New education model impacts teaching strategies

Thu, Nov 03,2011 @ 12:57 PM
by Suzanne Kart |
Download the first chapter of Pedagogy o

Today’s schools and colleges are broken and cannot be fixed, say educators William A. Draves and Julie Coates, authors of the new book The Pedagogy of the 21st Century.  

The factory model, they say, is illustrated by tardy bells, seating in rows, grading based on the curve, time as the standard measure for learning, grading based on behavior, and more.

“Even a high school today looks just a factory,” they claim. 

They say that schools in the last century were designed to prepare students to go into the factory, the most important work sector of the industrial economy.


“Just as education was completely transformed 100 years between 1900 and 1920 as we moved from the Agrarian Age into the Industrial Age, so too is education being completely transformed now as we move from the Industrial Age into the Internet Age,” they maintain.

Just as the one-room school house was not able to provide the kind and quality of education necessary in the Industrial Age,  so too is the factory model obsolete and no longer relevant in the 21st century.

“The primary reason the factory model of education is dysfunctional and collapsing is that there are no more jobs in the factory,” notes William Draves.  He says factory employment has declined from 35% of the population to just 10% today.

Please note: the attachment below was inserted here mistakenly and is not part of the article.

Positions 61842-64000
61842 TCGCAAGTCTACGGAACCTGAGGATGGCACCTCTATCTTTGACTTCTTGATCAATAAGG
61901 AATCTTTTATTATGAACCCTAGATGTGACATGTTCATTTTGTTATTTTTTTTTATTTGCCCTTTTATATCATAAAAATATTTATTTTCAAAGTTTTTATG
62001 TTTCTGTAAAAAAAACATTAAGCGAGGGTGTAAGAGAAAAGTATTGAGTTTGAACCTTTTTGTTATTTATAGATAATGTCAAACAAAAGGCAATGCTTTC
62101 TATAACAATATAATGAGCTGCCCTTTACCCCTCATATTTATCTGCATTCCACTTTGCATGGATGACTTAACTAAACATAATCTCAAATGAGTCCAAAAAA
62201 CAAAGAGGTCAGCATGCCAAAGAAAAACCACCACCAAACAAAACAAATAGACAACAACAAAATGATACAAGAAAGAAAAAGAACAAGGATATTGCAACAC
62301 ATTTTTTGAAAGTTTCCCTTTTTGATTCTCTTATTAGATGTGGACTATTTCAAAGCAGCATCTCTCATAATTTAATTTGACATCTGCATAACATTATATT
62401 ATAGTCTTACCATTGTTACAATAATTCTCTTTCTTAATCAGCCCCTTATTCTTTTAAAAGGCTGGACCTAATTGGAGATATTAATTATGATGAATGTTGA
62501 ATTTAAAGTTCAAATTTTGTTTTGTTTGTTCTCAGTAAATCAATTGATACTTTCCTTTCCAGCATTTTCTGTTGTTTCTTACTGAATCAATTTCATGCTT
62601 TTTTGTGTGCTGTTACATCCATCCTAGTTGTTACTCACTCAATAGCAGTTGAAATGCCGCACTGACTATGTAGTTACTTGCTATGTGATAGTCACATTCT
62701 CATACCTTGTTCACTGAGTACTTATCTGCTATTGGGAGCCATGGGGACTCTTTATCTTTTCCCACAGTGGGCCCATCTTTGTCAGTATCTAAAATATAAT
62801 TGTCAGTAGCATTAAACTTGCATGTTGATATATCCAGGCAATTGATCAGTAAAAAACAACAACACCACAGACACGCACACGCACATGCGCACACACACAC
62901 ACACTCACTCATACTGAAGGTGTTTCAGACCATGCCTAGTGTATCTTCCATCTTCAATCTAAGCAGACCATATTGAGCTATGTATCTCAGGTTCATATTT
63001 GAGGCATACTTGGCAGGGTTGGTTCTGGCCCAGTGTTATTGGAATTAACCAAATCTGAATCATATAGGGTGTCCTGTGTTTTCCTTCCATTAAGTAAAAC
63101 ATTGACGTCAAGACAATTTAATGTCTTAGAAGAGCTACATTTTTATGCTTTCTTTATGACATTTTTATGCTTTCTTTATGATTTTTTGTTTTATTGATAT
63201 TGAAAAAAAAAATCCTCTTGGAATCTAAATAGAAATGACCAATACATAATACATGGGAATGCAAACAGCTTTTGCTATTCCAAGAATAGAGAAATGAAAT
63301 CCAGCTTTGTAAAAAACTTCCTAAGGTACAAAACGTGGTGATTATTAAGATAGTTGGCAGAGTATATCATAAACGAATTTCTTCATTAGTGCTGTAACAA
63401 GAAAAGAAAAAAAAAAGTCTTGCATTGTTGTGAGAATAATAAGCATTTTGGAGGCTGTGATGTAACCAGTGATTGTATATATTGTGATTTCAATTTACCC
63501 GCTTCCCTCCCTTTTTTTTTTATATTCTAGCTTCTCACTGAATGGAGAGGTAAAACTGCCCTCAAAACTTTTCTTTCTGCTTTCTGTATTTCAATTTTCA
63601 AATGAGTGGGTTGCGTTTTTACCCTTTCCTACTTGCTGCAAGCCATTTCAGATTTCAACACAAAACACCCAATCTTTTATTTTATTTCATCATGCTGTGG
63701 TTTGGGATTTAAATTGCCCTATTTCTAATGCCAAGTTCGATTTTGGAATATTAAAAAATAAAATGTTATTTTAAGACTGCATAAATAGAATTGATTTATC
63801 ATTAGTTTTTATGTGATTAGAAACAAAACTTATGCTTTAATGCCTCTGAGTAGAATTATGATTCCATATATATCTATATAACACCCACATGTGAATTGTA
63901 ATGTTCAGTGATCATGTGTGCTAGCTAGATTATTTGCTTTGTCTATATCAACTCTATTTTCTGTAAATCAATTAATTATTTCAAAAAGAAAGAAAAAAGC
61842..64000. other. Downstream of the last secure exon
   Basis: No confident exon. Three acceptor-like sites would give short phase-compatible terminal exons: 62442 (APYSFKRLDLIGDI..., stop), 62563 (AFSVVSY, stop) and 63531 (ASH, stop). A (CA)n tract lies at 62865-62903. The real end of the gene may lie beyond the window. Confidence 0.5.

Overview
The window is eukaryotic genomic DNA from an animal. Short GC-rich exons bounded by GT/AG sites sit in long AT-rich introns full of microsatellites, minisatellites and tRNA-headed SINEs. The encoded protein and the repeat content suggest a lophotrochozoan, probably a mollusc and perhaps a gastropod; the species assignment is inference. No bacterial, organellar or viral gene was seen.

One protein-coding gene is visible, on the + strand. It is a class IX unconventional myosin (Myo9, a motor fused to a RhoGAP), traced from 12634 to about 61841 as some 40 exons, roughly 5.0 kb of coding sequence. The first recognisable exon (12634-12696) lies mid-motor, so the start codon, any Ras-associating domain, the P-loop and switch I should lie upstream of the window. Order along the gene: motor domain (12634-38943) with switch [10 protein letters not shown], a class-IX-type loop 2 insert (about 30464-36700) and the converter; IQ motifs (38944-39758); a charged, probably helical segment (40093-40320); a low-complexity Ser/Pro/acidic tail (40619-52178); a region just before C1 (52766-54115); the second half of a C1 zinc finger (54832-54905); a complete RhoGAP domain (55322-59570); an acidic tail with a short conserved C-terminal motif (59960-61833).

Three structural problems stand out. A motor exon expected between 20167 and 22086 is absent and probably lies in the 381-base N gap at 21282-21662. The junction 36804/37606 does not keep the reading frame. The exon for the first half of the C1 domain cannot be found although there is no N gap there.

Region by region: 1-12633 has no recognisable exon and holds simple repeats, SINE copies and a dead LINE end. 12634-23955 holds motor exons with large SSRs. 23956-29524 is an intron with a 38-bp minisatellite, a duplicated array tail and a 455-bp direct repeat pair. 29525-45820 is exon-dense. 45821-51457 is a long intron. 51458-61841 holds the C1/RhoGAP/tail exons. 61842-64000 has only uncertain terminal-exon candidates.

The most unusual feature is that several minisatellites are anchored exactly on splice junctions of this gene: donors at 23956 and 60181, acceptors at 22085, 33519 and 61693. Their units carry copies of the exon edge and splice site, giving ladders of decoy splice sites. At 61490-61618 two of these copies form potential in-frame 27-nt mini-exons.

“Today’s students are preparing for a work life using their brains, not their brawn, and the Internet,” adds Julie Coates.  “The future of jobs is with professional positions, positions that pay a middle class salary and can support a family,” she says.  Labor economists say there will be a shortage of skill professional workers of some 14 million people by 2017, she notes. 


A primary feature of the factory model school and college is to treat every student the same, even though we all know that each student is different, Draves and Coates say.  “We do that because in the factory everyone has to behave the same,” they say.  “But we know that each student is different, each one of us learns different subjects at different rates of speed and competency, and that treating each student the ‘same’ is not treating each student ‘equally.’

Instead, we need and will have an education system that treats each student differently. The education model of the 21st century will personalize and customize learning to the needs of each student, they predict.


Even the mission of education changes, they say.  A high school degree is no longer enough to prepare a person for the knowledge society.  “We need 50% of our children to have a four year college degree, thus enabling them to become knowledge workers,” says Coates.

Thus the new mission of both K-12 schools and higher education is to produce more four year college graduates, they say.

Both Coates and Draves predict that the new model for education will evolve and that by the end of this decade society educators will know most of the key elements, teaching strategies, and components of the new system.  

In The Pedagogy of the 21st Century, they provide research, data and the rationale for what a new system will look like.

Coates and Draves share teaching strategies

Coates and Draves



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